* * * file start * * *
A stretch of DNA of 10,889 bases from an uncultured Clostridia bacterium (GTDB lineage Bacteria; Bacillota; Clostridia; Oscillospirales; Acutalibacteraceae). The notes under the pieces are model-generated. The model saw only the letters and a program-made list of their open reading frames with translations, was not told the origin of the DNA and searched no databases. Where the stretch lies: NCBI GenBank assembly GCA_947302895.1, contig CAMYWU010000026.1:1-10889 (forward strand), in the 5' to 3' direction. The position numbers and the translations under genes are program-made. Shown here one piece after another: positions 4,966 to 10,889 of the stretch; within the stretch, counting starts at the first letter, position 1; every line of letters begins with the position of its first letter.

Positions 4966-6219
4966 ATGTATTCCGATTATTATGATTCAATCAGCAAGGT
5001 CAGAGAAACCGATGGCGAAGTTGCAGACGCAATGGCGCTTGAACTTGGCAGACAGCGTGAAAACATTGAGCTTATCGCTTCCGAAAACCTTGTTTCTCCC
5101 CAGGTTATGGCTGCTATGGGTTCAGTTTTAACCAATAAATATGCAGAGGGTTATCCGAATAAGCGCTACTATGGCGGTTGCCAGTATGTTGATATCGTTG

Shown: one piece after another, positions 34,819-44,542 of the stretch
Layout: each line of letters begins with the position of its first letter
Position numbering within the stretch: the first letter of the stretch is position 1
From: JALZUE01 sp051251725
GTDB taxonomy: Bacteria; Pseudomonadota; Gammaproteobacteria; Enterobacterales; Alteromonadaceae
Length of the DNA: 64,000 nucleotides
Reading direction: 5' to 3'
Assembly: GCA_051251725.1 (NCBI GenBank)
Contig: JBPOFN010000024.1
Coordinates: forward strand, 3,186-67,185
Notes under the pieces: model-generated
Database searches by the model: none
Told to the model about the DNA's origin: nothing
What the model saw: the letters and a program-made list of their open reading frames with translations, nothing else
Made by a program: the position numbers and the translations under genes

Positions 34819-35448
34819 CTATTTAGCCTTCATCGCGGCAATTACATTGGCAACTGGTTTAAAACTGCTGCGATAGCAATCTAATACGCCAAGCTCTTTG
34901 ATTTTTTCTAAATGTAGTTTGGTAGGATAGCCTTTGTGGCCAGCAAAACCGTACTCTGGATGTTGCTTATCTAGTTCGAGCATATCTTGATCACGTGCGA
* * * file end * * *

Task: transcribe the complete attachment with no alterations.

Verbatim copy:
A stretch of DNA of 10,889 bases from an uncultured Clostridia bacterium (GTDB lineage Bacteria; Bacillota; Clostridia; Oscillospirales; Acutalibacteraceae). The notes under the pieces are model-generated. The model saw only the letters and a program-made list of their open reading frames with translations, was not told the origin of the DNA and searched no databases. Where the stretch lies: NCBI GenBank assembly GCA_947302895.1, contig CAMYWU010000026.1:1-10889 (forward strand), in the 5' to 3' direction. The position numbers and the translations under genes are program-made. Shown here one piece after another: positions 4,966 to 10,889 of the stretch; within the stretch, counting starts at the first letter, position 1; every line of letters begins with the position of its first letter.

Positions 4966-6219
4966 ATGTATTCCGATTATTATGATTCAATCAGCAAGGT
5001 CAGAGAAACCGATGGCGAAGTTGCAGACGCAATGGCGCTTGAACTTGGCAGACAGCGTGAAAACATTGAGCTTATCGCTTCCGAAAACCTTGTTTCTCCC
5101 CAGGTTATGGCTGCTATGGGTTCAGTTTTAACCAATAAATATGCAGAGGGTTATCCGAATAAGCGCTACTATGGCGGTTGCCAGTATGTTGATATCGTTG

Shown: one piece after another, positions 34,819-44,542 of the stretch
Layout: each line of letters begins with the position of its first letter
Position numbering within the stretch: the first letter of the stretch is position 1
From: JALZUE01 sp051251725
GTDB taxonomy: Bacteria; Pseudomonadota; Gammaproteobacteria; Enterobacterales; Alteromonadaceae
Length of the DNA: 64,000 nucleotides
Reading direction: 5' to 3'
Assembly: GCA_051251725.1 (NCBI GenBank)
Contig: JBPOFN010000024.1
Coordinates: forward strand, 3,186-67,185
Notes under the pieces: model-generated
Database searches by the model: none
Told to the model about the DNA's origin: nothing
What the model saw: the letters and a program-made list of their open reading frames with translations, nothing else
Made by a program: the position numbers and the translations under genes

Positions 34819-35448
34819 CTATTTAGCCTTCATCGCGGCAATTACATTGGCAACTGGTTTAAAACTGCTGCGATAGCAATCTAATACGCCAAGCTCTTTG
34901 ATTTTTTCTAAATGTAGTTTGGTAGGATAGCCTTTGTGGCCAGCAAAACCGTACTCTGGATGTTGCTTATCTAGTTCGAGCATATCTTGATCACGTGCGA